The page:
It’s been called the “Carrier Killer” for its supposed ability to be launched from hundred of miles away and quickly destroy the largest vessel in the U.S. Navy fleet before defense maneuvers can be employed.
In early February archeologists in Israel unveiled a fascinating discovery in the Judean hills some 20 miles southwest of Jerusalem: a newly uncovered 1,500-year-old Christian church, complete with a well-preserved mosaic floor bearing images of lions, foxes, fish, and peacocks.
Somali thugs have hijacked the yacht of a couple who were in the middle of a sea voyage to take Bibles to other countries. As reported by the Associated Press, the yacht, called the Quest (photo, left), was taken on February 18, “two days after a Somali pirate was sentenced to 33 years in prison by a New York court for the 2009 hijacking of the Maersk Alabama.” That hijacking came to an abrupt end when Navy snipers killed two pirates holding the ship’s captain.
The inflammatory British Muslim leader who has called for Sharia law in Britain will lead a march for the same goal at the White House on March 3, he says.
London’s Daily Mail reports that Anjem Choudary (left), who heads the Islamic supremacist movement called Islam4UK, is coming to the United States to preach because “Americans are the biggest criminals in the world today.” Two other Islamic firebrands, Abu Izzadeen and Sayful Islam, will join him.
As country after country attempts to recreate the historic events in Tunisia and Egypt, most of the world's and media’s attention has been focused on the Middle East. Cable news reports often depict a map of the region with the countries in turmoil highlighted: Morocco, Algeria, Tunisia, Libya, Egypt, Sudan, Jordan, Syria, Iraq, Iran, and Yemen. But no matter what cable news station one watches, one country — in the midst of turmoil and anti-government protests — remains unhighlighted and unmentioned on those maps: Albania.
Emboldened by the fall of Egyptian President Hosni Mubarak, a key ally of the United States, other pro-American regimes in the region are quickly coming to realize that their countries are not immune to the revolutionary fervor that has swept through the Middle East. In Bahrain, protests to topple the monarchy continue today, as protesters mourn the deaths of five fellow demonstrators killed the day before in a violent clash with the kingdom’s military.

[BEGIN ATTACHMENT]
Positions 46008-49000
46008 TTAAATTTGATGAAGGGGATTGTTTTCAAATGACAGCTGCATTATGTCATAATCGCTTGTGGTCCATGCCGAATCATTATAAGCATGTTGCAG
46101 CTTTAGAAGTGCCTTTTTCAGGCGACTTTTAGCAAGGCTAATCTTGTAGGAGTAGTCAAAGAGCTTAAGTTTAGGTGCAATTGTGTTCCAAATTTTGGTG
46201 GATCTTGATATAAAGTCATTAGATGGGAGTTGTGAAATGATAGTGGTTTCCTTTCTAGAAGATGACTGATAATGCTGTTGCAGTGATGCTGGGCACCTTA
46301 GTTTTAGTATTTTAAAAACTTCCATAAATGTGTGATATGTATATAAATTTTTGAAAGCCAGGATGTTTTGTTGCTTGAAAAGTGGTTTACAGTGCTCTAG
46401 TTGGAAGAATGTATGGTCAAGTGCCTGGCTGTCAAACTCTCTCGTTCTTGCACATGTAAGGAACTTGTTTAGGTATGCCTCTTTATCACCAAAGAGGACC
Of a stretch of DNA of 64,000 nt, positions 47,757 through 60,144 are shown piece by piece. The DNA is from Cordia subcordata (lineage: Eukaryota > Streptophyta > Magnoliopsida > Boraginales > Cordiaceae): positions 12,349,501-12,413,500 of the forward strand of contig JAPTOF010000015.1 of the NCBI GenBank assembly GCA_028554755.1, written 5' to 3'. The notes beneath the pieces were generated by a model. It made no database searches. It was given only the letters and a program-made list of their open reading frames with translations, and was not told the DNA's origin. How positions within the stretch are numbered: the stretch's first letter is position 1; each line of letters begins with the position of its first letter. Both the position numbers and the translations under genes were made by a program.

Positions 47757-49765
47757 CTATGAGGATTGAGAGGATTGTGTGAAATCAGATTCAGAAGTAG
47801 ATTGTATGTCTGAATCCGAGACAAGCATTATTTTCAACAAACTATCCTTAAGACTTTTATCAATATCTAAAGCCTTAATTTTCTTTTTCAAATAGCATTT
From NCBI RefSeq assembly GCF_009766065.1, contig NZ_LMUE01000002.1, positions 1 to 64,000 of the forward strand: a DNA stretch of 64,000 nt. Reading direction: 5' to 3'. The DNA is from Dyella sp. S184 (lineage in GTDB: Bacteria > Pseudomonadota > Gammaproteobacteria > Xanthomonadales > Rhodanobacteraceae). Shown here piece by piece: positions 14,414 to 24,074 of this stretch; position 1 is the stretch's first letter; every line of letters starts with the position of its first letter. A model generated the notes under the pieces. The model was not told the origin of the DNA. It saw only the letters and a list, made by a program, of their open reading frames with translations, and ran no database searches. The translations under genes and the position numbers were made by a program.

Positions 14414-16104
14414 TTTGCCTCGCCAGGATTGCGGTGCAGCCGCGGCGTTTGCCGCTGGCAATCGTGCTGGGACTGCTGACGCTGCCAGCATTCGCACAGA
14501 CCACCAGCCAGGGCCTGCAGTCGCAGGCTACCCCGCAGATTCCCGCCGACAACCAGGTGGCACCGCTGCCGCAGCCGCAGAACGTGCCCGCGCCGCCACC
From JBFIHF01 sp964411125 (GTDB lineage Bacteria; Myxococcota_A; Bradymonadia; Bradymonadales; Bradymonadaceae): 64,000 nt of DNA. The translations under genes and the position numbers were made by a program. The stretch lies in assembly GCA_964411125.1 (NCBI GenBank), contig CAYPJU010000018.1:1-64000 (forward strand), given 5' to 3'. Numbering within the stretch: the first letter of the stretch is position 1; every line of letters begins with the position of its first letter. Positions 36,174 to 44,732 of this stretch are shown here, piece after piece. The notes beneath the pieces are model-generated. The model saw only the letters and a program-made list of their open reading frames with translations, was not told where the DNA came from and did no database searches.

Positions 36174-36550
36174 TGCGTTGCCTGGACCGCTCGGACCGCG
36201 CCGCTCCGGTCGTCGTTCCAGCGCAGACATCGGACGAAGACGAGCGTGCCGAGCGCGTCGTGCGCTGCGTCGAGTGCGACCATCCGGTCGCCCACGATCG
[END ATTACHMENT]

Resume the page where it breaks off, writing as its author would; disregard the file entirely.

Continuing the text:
Communist China supplies the world with more than 95 percent of the rare earth minerals, resources which are increasingly vital to advanced technology. In September 2009, China announced that it would reduce its production of these minerals to 35,000 tons, with the stated reason being to conserve scare resources and to protect the environment. In July 2010, China reduced the quota of rare earth minerals for export by 72 percent. In September 2010, the communist government halted shipments of critical rare earth minerals to Japan and the next month also halted shipments to the United States and Europe.
This past Wednesday as Egyptian society slowly returned to normality, the ruling Supreme Council of the Armed Forces appointed Tareq al-Bishry, a retired judge, to head the Constitutional Amendment Committee authorized to redraft six articles of the constitution within a period of 10 days.
With the resignation of President Hosni Mubarak at the unrelenting demands of Egyptian protestors, the fate of Egypt still remains perilous. And when it seemed as if the situation could not degenerate further, now at least 1,500 workers from the Suez Canal Authority have protested over wage conditions and lack of equality.
London's Telegraph newspaper has again hammered Britain's National Health Service, that model of excellent patient care leftists want the United States to adopt. This time, the paper brought the health bureaucracy to book for its "callous" treatment of the elderly in a series of articles.